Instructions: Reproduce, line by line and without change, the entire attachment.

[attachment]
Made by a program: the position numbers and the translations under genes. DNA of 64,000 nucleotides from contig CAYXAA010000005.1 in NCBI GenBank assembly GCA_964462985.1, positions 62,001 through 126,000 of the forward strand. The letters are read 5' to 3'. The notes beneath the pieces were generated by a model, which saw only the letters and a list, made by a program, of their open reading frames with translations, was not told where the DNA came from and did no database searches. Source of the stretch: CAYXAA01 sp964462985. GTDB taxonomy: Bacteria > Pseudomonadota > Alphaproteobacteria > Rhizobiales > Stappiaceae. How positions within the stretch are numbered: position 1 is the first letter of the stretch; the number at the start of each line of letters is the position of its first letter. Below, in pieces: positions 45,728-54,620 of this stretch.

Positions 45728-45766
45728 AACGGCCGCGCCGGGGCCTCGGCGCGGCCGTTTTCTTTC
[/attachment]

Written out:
Made by a program: the position numbers and the translations under genes. DNA of 64,000 nucleotides from contig CAYXAA010000005.1 in NCBI GenBank assembly GCA_964462985.1, positions 62,001 through 126,000 of the forward strand. The letters are read 5' to 3'. The notes beneath the pieces were generated by a model, which saw only the letters and a list, made by a program, of their open reading frames with translations, was not told where the DNA came from and did no database searches. Source of the stretch: CAYXAA01 sp964462985. GTDB taxonomy: Bacteria > Pseudomonadota > Alphaproteobacteria > Rhizobiales > Stappiaceae. How positions within the stretch are numbered: position 1 is the first letter of the stretch; the number at the start of each line of letters is the position of its first letter. Below, in pieces: positions 45,728-54,620 of this stretch.

Positions 45728-45766
45728 AACGGCCGCGCCGGGGCCTCGGCGCGGCCGTTTTCTTTC